Karl Marx being but the most infamous example, 19th-century thinkers tended to extrapolate from their contemporary experience and make predictions based on that. Hecker had faith, obviously, in the truth of Catholicism and in its unique ability to respond to Questions of the Soul and The Aspirations of Nature (the titles of his two apologetical books composed in the 1850s). Based on his empirical experience of New England Protestantism, he also confidently concluded that American Protestantism was inevitably doomed to disappear. However, Hecker’s understanding of Protestantism was largely derived from his early experience with the Transcendentalists. He had assimilated Transcendentalist stereotypes about Calvinism but seems to have had little or no direct familiarity with classical Calvinism or with the writings of Calvin himself. More to the point, as even so sympathetic an account as that of Paulist Father James McVann acknowledged, Hecker’s “facts and figures mostly took account of a decline in Eastern Massachusetts, without considering the strong roots of Protestantism in other parts of America, which his travels South and West should have shown him.” [The Paulists (unpublished), p. 144.].

Having himself experienced the divided and fragmented character of American Protestantism, Hecker always appreciated the importance of authority in the Church, as the divinely sanctioned providential alternative to the Protestant principle of individual interpretation.  For Hecker, “the test of our being directed by the Holy Spirit, and not by our fancies and prejudices, is our filial obedience to the divine external authority of the Church. … The measure of our love for the Holy Spirit is the measure of our obedience to the authority of the Church.” [“The Safeguards of the Paulist,” PV, pp. 141-142].The internal order of the visible institutional Church was, for Hecker, the divine sanctioned means for the fulfillment of Christ’s life and mission on earth, pouring the oil of the Holy Spirit on the troubled waters of the world

A century and a half later, however, the northern “Mainline Protestantism,” with which Hecker was familiar, does in fact appear to be in serious, perhaps terminal, decline in the United States. And the principle of private judgment and lack of doctrinal authority that Hecker lamented in the American Protestantism of his time can certainly be blamed for much of this. While Hecker’s limited understanding of American Protestantism dramatically failed to appreciate its capacity to revitalize itself precisely at its own evangelical roots,  it is also seems to be the case that the Catholic philosophical and theological tradition increasingly seems to be the resource most able to provide a cultural and political framework in response to the contemporary challenges of post-modern secularism. Whether, in this less fully institutionalized form, the oil of Catholic truth can calm the troubled waters of American life, however, still remains very much open to question, given the changing character of those troubled waters.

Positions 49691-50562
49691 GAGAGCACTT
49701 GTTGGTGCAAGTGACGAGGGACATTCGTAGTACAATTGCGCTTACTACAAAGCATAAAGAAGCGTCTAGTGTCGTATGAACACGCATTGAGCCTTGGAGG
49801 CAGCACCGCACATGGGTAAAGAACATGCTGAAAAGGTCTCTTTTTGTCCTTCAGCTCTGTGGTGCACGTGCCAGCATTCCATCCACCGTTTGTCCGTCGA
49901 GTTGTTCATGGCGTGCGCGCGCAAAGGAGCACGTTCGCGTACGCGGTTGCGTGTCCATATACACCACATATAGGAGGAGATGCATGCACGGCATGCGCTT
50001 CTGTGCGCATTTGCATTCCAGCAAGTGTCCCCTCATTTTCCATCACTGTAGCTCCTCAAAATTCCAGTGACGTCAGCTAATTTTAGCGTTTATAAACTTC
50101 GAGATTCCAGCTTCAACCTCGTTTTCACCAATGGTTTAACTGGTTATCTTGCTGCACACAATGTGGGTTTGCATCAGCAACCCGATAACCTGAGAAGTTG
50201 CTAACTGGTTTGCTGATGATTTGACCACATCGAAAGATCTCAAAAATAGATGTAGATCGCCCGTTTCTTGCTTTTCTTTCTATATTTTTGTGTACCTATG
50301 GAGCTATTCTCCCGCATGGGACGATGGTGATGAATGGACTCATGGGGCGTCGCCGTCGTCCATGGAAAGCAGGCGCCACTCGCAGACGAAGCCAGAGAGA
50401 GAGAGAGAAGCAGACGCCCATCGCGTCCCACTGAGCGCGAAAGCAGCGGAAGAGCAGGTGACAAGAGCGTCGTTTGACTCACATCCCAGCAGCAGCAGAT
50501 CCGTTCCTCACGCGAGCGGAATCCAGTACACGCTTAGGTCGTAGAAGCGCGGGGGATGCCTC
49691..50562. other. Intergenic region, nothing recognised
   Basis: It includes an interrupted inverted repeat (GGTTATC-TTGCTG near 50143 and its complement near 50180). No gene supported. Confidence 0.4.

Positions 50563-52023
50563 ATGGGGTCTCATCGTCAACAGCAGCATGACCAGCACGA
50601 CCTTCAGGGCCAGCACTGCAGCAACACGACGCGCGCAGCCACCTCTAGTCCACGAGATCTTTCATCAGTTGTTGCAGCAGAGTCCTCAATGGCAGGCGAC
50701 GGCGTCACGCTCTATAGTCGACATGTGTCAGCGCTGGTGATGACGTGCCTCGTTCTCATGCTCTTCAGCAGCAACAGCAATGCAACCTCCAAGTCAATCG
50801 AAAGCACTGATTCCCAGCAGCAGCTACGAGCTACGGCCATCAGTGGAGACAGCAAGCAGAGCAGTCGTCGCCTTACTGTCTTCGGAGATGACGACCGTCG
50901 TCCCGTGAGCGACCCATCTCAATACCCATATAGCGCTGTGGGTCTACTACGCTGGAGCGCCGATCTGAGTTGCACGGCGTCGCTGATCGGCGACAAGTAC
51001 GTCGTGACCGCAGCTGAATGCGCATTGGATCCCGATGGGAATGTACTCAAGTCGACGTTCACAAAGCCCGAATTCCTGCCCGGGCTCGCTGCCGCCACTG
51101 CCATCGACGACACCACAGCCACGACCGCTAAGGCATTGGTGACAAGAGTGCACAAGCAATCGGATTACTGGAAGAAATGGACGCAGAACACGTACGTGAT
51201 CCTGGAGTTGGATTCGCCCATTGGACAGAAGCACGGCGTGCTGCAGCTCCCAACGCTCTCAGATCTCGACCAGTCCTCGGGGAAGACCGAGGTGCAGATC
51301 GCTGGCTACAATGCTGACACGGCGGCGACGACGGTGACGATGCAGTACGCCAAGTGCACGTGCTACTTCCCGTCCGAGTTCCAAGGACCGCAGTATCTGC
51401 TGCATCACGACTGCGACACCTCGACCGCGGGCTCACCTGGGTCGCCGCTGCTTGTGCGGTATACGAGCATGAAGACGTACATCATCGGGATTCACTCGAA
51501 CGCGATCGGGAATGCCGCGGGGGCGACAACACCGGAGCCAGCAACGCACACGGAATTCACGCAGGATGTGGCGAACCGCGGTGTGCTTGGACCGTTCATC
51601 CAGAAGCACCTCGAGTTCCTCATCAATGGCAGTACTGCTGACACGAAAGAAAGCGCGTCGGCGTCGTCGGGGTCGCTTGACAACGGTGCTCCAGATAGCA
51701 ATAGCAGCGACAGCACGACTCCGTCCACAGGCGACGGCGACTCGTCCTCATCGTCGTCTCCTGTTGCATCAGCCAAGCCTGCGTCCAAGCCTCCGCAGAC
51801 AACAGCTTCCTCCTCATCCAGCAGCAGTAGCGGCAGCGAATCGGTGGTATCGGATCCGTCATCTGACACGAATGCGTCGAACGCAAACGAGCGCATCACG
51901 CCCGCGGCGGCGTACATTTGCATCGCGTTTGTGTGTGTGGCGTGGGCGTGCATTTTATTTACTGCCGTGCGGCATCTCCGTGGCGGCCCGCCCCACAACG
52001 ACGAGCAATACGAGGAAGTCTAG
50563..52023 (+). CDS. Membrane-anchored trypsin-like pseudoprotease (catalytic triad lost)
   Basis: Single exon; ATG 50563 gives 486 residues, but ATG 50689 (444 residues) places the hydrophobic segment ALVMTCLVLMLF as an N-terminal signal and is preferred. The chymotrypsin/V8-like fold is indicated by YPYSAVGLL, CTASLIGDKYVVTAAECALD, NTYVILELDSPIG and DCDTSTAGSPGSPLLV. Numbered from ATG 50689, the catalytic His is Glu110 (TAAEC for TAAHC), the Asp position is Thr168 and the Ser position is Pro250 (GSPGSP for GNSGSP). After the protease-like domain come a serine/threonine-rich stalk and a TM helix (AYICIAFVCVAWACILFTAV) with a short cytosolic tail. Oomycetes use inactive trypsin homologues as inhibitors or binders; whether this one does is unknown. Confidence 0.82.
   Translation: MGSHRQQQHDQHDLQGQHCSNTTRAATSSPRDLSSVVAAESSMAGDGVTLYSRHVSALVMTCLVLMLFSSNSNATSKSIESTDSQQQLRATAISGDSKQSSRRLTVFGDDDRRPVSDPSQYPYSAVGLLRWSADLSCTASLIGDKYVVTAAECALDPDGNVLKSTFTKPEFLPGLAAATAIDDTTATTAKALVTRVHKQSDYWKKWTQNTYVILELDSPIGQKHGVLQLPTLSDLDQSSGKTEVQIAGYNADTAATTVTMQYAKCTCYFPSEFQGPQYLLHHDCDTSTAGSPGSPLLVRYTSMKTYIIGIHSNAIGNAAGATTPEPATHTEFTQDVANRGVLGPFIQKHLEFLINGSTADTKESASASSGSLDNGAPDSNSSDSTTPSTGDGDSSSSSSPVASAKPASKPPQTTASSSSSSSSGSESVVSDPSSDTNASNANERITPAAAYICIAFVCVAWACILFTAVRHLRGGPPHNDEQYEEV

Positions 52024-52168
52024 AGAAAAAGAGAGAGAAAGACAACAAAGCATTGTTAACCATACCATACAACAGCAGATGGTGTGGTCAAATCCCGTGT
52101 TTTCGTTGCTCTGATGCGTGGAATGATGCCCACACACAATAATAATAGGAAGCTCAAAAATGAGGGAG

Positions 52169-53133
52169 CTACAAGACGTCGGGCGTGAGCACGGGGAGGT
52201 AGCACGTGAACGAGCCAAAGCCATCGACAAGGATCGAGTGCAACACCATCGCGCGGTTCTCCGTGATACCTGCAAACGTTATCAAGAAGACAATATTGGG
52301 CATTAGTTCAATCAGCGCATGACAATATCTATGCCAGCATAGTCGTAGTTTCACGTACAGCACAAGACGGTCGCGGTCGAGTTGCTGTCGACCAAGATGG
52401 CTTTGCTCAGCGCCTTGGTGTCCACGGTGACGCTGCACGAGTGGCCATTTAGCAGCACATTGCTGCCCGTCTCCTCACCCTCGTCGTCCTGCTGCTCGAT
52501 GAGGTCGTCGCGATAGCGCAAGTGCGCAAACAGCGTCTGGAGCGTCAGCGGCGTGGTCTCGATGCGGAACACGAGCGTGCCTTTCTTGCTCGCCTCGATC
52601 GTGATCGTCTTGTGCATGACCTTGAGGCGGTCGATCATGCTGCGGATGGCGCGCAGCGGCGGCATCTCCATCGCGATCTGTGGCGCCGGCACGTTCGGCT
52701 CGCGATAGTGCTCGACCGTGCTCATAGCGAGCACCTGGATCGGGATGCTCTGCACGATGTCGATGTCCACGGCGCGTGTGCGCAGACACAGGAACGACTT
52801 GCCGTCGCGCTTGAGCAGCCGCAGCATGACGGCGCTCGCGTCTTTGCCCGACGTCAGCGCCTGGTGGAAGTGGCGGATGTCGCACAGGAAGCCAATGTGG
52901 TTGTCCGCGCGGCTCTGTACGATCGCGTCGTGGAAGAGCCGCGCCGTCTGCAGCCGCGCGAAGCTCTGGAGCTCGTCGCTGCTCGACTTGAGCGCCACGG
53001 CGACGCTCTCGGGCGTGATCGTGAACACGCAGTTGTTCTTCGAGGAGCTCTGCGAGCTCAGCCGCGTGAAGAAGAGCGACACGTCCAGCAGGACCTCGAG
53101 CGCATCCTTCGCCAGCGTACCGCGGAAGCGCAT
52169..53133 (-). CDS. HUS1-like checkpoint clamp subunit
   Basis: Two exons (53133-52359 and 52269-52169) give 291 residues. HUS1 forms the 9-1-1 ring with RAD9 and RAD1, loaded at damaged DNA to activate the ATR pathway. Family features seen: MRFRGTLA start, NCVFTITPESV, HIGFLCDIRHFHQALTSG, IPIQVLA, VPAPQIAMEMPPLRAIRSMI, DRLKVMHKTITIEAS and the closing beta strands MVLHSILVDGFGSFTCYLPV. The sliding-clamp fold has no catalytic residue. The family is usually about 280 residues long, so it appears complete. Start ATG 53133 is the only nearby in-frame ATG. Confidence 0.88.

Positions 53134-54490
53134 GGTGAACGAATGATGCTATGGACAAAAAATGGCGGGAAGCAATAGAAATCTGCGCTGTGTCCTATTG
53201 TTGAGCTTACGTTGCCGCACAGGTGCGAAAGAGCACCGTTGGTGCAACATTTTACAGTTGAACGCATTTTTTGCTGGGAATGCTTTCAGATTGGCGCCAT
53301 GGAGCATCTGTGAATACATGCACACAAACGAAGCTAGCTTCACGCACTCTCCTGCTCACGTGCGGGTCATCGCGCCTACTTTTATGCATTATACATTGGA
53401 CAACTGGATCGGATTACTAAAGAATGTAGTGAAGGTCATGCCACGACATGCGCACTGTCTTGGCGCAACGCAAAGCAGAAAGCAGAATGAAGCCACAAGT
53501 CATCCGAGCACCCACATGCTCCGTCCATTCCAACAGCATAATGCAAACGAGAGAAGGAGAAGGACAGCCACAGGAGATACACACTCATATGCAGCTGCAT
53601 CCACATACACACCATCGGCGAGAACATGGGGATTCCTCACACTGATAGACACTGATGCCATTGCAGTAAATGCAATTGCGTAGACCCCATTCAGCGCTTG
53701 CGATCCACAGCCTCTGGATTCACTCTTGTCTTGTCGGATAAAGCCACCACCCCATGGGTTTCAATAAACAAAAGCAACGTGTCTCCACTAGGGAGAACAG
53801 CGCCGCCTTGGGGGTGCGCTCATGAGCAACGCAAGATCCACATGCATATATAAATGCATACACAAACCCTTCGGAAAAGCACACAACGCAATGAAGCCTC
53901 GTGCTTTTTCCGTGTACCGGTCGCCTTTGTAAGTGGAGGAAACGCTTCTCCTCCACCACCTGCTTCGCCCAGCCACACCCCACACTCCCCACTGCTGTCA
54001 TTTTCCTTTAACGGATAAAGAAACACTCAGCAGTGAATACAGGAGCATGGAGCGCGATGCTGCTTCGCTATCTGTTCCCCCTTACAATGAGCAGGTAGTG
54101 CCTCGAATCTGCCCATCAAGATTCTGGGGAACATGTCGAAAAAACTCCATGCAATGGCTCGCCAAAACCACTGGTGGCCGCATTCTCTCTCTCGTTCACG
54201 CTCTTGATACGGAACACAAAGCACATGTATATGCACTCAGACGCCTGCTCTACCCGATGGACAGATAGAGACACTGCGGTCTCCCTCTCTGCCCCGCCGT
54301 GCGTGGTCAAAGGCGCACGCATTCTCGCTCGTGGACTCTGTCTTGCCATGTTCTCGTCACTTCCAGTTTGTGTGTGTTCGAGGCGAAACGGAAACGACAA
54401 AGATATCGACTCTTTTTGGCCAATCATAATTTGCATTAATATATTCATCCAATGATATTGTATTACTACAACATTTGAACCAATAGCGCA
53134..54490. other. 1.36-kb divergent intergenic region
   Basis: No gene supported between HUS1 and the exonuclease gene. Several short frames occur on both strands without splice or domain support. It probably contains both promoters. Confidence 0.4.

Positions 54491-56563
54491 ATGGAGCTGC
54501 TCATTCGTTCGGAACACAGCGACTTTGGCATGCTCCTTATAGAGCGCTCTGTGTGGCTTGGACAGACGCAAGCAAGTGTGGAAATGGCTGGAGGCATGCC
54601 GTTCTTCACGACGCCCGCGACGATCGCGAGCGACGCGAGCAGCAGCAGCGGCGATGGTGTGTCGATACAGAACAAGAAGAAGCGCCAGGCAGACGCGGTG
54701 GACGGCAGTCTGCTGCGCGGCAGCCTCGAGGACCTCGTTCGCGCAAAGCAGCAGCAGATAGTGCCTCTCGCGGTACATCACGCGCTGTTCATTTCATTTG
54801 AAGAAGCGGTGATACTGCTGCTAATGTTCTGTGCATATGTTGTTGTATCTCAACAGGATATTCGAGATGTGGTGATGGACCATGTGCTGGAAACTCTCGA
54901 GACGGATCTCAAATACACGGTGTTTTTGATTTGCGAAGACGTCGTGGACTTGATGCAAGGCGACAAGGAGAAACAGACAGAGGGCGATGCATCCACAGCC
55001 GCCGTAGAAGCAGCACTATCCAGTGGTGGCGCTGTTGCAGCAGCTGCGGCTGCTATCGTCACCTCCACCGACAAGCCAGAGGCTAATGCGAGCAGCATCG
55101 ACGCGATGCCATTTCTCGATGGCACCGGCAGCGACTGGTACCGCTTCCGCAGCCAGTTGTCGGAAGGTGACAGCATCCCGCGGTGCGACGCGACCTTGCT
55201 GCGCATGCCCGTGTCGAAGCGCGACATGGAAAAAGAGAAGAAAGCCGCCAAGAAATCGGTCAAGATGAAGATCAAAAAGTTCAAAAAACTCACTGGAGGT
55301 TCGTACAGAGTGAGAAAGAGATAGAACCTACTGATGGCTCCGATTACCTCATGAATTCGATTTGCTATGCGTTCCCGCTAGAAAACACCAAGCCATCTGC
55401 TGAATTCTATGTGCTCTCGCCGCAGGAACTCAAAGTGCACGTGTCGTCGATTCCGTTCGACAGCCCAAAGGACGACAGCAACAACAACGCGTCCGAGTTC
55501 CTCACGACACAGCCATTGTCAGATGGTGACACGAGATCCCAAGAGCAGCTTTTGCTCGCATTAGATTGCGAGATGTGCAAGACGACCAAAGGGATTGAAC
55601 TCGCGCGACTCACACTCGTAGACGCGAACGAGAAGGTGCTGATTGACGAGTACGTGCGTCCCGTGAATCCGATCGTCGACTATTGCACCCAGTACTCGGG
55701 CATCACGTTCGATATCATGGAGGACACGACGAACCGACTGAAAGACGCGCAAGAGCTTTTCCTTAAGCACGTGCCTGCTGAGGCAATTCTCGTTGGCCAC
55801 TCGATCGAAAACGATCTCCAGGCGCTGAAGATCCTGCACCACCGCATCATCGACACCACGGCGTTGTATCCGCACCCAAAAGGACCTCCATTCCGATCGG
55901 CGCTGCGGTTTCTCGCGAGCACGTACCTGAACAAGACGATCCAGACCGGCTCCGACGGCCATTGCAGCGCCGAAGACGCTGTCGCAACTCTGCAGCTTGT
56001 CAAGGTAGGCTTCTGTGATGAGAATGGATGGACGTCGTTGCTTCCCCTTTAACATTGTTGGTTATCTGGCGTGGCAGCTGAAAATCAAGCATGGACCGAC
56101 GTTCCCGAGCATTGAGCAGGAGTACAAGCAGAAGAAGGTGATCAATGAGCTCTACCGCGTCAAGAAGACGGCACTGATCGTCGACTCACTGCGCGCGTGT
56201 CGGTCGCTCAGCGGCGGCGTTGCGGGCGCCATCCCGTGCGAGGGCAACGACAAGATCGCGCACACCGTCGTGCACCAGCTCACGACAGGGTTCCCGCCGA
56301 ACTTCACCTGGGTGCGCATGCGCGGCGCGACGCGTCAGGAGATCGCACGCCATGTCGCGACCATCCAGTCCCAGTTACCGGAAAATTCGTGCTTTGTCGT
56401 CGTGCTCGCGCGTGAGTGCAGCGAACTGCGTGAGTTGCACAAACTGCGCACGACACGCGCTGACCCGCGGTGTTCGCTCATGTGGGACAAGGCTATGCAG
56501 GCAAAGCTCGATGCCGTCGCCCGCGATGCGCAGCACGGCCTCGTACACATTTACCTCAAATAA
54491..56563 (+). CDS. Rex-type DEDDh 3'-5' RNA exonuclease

The political polarization (about slavery) in Hecker's 1850s and 1860s led to a full-scale sectional civil War. On TV recently, journalist Carl Bernstein referred to our contemporary political polarization as a "cold civil war." Six months ago, however, David French suggested that what we are experiencing is more like "a national divorce" than a civil war. In support of this he cites two trends - "negative polarization" and "matching." The former reflects the fact that today "Americans belong to their political 'tribe' not so much because they love its ideas but rather because they despise their opponents." The latter refers to the way we "increasingly live separate lives - living in separate locations, enjoying separate media, and holding separate religious beliefs."

The viability of Hecker's vision - whether and how "the Catholic truth, which, if once known would come between these two parties and act like oil on troubled waters” - is thus a vital question for our troubled time, whether we call it a "cold civil war" or a national "divorce," and a question I hope to consider further in the new year.